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Integrated taxonomy combining morphological and molecular biological analyses of soil nematodes from maritime Antarctica

  • Hiroshi Kagoshima
  • Rolf Maslen
  • Kenji Kito
  • Satoshi Imura
  • Hironori Niki
  • Peter ConveyEmail author
Original Paper

Abstract

Nematodes are one of the key organisms in the terrestrial ecosystems of Antarctica. Their exceptional cryptobiotic adaptations against freezing and desiccation stress have attracted significant research attention. However, even today, relatively little is known about the biology of nematodes across this continent, especially in terms of their biodiversity and distribution. To address such fundamental research areas, correct classification of Antarctic nematodes is a necessary underpinning. Until recently, morphological examination has been the only established method available, and this remains challenging even for experts. Advances in molecular biological techniques now provide a complementary approach to nematode classification, but as yet have largely not been applied to the Antarctic fauna. In this study we initiate development of cataloguing of Antarctic nematodes using both morphological and molecular information from individual worms. We collected nematode samples from islands in maritime Antarctica (Signy, Adelaide and Léonie Islands; a latitudinal range between the South Orkney Islands and Marguerite Bay), and classified them by DNA sequence obtained from morphologically-determined samples. We obtained small subunit ribosomal RNA gene (SSU rDNA) sequence data from seven major maritime Antarctic nematode species, which will permit future identification of these species without the requirement for detailed morphological taxonomic analyses. We also trialled the application of molecular analyses to morphologically unidentified samples from King George Island, thereby obtaining support for our approach through the identification of samples with identical sequences. This approach provides baseline information for future studies of Antarctic nematodes.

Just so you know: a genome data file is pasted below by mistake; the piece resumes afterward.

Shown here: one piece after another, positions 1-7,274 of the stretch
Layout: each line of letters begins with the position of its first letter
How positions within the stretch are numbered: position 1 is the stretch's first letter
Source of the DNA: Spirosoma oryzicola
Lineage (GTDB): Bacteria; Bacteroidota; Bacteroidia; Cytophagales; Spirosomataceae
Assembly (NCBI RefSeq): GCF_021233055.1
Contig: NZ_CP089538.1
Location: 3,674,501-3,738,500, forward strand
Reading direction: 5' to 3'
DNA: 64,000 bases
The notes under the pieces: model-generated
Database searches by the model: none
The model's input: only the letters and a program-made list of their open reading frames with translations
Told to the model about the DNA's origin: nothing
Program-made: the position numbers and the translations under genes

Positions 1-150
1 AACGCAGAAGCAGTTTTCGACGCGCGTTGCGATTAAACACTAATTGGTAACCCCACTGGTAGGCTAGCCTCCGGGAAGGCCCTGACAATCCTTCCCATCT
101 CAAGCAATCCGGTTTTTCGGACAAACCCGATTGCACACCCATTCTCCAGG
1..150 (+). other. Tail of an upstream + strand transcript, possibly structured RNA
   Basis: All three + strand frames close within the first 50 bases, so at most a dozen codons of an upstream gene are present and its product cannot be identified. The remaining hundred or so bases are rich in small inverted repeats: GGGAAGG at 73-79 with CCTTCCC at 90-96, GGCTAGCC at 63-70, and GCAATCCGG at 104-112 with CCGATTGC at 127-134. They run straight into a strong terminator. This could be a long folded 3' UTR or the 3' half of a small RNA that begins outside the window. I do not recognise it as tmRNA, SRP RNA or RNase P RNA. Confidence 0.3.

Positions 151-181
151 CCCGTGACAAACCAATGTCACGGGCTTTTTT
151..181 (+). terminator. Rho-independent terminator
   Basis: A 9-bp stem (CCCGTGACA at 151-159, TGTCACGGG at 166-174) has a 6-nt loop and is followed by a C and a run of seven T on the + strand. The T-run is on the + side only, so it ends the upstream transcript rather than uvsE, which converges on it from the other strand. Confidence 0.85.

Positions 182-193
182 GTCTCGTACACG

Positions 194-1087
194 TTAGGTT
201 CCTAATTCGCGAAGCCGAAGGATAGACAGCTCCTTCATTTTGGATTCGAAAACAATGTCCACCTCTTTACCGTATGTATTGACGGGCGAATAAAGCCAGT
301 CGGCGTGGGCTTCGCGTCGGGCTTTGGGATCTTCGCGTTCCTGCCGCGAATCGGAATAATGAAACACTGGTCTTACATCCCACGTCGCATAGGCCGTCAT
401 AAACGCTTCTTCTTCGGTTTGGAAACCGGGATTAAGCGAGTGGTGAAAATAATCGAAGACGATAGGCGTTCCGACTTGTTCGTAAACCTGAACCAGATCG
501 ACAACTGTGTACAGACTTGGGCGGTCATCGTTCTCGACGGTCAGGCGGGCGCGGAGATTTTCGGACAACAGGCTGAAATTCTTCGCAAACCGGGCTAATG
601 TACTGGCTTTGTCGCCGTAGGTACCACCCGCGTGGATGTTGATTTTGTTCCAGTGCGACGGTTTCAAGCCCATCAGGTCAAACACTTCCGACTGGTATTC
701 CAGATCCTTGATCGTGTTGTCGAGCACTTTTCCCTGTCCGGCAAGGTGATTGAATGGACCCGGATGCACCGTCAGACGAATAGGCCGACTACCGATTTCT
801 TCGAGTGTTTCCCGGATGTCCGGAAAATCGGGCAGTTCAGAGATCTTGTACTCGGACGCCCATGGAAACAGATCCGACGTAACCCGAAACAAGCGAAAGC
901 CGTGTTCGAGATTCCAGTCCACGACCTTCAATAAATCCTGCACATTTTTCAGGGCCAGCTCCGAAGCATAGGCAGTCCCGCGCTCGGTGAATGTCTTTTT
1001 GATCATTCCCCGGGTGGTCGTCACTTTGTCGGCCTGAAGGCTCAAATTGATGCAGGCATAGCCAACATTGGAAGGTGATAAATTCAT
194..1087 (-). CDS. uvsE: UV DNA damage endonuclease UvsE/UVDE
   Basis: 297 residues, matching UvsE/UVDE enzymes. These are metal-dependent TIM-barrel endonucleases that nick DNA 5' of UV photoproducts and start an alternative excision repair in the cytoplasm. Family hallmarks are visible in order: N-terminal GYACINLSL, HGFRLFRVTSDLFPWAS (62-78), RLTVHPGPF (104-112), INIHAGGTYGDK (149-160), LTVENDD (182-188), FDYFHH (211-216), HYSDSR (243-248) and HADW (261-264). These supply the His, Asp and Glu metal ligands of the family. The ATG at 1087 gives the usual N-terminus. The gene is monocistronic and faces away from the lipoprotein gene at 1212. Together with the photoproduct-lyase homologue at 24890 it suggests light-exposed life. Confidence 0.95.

Notes

Acknowledgements

We thank Dr. Masaki Uchida and Dr. Hiroshi Kanda for providing Antarctic moss samples, Dr. Megumu Tsujimoto for discussion, Mr. Tadasu Shin-i, Dr. Hideaki Hiraki, Dr. Kazuho Ikeo and Dr. Chester Sands for advice on bioinformatic analysis, and Ms. Junko Kajiwara for excellent technical assistance. We greatly appreciate the generous support of Dr. Yuji Kohara for molecular analysis. British Antarctic Survey field staff are thanked for supporting the fieldwork on Signy, Léonie and Adelaide Islands, and Laura Gerrish of the BAS Mapping and Geographic Information Centre for preparing the maps in Fig. 1. HK was supported by JSPS KAKENHI Grant Numbers 23510239, 15K06906. SI and HK were supported by JSPS KAKENHI 23247012. PC is supported by NERC core funding to the BAS ‘Biodiversity, Evolution and Adaptation’ Team. This paper also contributes to the SCAR AntEco research programme. Anonymous reviewers and the Editor are thanked for constructive comments helping to improve and focus the manuscript.

Author contributions

HK and PC led the project; HK performed all the molecular analyses of Antarctic nematodes, and wrote the manuscript with PC; RM morphologically identified most of the Antarctic nematodes; KK morphologically identified a nematode from King George Island; SI and HN supervised molecular examination by HK and advised on the manuscript.

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Copyright information

© Springer-Verlag GmbH Germany, part of Springer Nature 2019

Authors and Affiliations

  1. 1.Transdisciplinary Research Integration CenterResearch Organization of Information and Systems (ROIS)TokyoJapan
  2. 2.National Institute of GeneticsROISShizuokaJapan
  3. 3.British Antarctic SurveyNERCCambridgeUK
  4. 4.Sapporo Medical UniversitySapporoJapan
  5. 5.National Institute of Polar ResearchROISTachikawaJapan
  6. 6.Department of Polar ScienceSOKENDAI (The Graduate University for Advanced Studies)TachikawaJapan

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